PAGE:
The Decades of Giving program involves past Pacific Alumni supporting and contributing to the goals and dreams of current Pacific students in the Department of Physical Therapy. Alumni support is crucial to students’ advancement. Not only do alumni provide information and knowledge of the real world, but also opportunities for Pacific students to network and develop professionally. Flannigan states, “Alumni support is important because they are the few who can imagine what it’s like to be in our program, and literally be where we are right now. Even having that connection is special. Knowing that they support us in taking advantage of this amazing opportunity means a lot emotionally and financially.”

So what does attending the Combined Sections Meeting really mean for the students? Flannigan responds, “It’s going to be our first chance to be a professional other than being in the clinic. It adds another aspect to the profession for us and serves as another resource to gain skills that we can apply in the clinic.”

While at CSM, the students will be able to listen to lectures, and have access to tools and tricks of the trade. It also demonstrates the reality of working in different industries of physical therapy. For the class of 34 students, attending CSM offers another way to get help in the areas they struggle in. It is expected to be a flurry of activity and knowledge so grand it may overwhelm, but Molina and Flannigan have a plan; both have decided to keep an open mind and try to see and do as much as possible during their short stay. Molina laughs, “I think you just have to jump in head first. You’ll find your feet.”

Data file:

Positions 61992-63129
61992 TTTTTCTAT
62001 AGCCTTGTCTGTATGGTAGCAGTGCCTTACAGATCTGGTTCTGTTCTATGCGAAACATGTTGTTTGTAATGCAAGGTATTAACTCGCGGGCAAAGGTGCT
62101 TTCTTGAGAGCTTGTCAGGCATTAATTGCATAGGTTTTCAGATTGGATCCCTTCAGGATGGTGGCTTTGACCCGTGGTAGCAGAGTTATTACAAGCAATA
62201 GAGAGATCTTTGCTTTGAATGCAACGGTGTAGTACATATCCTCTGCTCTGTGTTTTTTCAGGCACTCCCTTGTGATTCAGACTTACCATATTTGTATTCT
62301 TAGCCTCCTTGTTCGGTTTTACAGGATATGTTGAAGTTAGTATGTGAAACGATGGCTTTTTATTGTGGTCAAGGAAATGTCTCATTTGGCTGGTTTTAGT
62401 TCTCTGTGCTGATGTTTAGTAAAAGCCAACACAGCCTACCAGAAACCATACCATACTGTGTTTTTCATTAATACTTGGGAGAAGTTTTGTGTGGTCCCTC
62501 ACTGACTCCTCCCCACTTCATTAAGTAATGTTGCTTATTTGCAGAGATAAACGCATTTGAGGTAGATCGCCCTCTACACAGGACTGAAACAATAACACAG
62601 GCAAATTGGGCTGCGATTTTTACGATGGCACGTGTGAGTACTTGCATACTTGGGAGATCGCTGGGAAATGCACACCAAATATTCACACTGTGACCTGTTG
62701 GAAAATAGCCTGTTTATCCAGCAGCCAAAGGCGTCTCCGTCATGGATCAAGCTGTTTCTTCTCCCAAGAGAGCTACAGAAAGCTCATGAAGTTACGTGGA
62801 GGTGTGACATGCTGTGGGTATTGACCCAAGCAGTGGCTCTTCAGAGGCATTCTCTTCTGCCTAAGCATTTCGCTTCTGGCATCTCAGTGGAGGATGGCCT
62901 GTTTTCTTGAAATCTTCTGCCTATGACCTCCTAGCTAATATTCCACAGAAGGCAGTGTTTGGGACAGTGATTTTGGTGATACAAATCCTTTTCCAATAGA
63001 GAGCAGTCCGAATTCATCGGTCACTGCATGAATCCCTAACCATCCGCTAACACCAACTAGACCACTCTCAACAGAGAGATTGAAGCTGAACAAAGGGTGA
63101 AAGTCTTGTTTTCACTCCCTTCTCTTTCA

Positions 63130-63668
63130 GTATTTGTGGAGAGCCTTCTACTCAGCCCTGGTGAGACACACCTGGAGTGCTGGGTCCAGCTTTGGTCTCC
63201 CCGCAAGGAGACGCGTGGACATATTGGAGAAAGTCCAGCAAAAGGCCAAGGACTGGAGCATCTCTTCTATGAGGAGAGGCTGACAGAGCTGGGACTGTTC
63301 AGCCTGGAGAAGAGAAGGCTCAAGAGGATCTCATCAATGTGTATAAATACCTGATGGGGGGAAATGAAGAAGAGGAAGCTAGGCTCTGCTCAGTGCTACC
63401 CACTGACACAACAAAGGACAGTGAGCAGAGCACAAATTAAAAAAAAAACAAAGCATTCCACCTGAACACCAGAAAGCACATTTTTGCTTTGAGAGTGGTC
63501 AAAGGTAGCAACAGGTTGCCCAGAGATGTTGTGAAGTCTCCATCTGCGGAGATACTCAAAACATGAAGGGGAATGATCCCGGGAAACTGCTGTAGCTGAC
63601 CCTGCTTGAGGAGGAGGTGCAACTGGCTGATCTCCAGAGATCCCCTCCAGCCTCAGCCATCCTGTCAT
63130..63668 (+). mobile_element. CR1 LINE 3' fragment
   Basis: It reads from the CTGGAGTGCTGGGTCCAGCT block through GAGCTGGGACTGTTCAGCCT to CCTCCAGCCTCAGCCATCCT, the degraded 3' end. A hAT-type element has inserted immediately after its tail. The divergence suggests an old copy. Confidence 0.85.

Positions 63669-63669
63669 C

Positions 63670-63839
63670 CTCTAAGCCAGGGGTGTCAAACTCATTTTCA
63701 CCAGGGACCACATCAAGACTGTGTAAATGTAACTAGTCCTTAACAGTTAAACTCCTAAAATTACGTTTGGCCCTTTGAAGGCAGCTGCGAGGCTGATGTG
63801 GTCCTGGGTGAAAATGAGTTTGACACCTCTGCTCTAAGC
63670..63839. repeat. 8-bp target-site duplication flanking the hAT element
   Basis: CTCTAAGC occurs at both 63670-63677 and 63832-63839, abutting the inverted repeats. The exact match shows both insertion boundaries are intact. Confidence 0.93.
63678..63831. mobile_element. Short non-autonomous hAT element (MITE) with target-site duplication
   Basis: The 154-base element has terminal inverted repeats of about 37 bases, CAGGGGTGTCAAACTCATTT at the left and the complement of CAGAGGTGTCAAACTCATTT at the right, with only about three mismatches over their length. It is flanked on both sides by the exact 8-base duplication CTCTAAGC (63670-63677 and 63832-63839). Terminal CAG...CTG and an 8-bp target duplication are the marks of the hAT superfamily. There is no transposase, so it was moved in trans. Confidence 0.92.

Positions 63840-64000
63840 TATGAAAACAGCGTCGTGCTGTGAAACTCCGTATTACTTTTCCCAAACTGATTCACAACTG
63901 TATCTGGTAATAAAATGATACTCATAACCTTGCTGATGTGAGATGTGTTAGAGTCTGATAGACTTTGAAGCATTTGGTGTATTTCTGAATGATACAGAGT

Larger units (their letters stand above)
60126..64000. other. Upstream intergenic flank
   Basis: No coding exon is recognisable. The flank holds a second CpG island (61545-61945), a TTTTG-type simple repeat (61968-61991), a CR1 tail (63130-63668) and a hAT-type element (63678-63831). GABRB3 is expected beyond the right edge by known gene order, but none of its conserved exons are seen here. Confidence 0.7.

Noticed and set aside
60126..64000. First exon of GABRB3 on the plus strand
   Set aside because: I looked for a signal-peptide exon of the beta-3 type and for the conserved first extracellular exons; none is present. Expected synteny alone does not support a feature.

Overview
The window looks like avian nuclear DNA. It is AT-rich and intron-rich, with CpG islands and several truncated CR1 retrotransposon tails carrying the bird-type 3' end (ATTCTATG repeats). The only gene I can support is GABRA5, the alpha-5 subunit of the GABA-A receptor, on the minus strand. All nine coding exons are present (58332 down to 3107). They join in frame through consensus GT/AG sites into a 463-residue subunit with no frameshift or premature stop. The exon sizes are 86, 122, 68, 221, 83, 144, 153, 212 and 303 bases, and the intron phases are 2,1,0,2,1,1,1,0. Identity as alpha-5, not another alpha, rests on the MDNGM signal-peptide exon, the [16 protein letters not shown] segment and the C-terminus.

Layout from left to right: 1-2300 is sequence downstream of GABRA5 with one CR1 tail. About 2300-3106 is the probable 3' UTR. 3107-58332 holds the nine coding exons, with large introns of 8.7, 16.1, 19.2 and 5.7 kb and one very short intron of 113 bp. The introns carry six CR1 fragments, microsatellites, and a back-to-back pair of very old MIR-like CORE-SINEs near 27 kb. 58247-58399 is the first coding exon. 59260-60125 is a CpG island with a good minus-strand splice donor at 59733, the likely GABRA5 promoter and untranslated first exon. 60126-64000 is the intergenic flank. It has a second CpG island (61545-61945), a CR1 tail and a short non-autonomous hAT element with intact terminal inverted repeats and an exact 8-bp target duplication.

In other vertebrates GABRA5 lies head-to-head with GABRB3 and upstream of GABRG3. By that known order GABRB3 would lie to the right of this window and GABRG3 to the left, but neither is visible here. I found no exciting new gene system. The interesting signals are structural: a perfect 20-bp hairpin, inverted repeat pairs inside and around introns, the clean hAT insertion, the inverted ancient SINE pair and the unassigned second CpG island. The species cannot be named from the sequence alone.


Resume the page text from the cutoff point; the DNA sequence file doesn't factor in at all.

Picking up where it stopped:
As representatives of the Decades of Giving program, Flannigan and Molina want to thank Pacific alumni for helping them take that step towards professionalism. The CSM will provide them with research and innovative ideas outside of the classroom. Molina adds, “To have alumni who are in the field and say ‘hey, we’d really like to support you, your dreams, and what you’re doing and trying to achieve,’ that’s really important. We want to say thank you to all the people who support us.”

Molina’s interest in physical therapy bloomed in high school after shadowing a physical therapist over the summer. “I thought it was the coolest thing. That’s exactly what I wanted to do.” She followed her passion at Notre Dame de Namur University of Belmont and obtained a bachelor of science in kinesiology. Flannigan also launched her journey in high school where, as an athlete, she was introduced to an athletic training course. She continued her education at Chico State University where she graduated with a degree in exercise physiology. As a junior undergraduate student she worked as an aid at a physical therapy clinic. “I loved it. Working with the clients and getting to know them…and then it just stuck!” Both Flannigan and Molina entered Pacific’s Department of Physical Therapy in the fall of 2012.

When asked, why Pacific Molina and Flannigan concurred that it was both the fast paced accelerated program as well as the close knit structure of students and faculty that drew them in. Flannigan explains further, “You would go through your educational experience with others, not just by yourself. We have 34 in our class, and we go to all of our classes together.”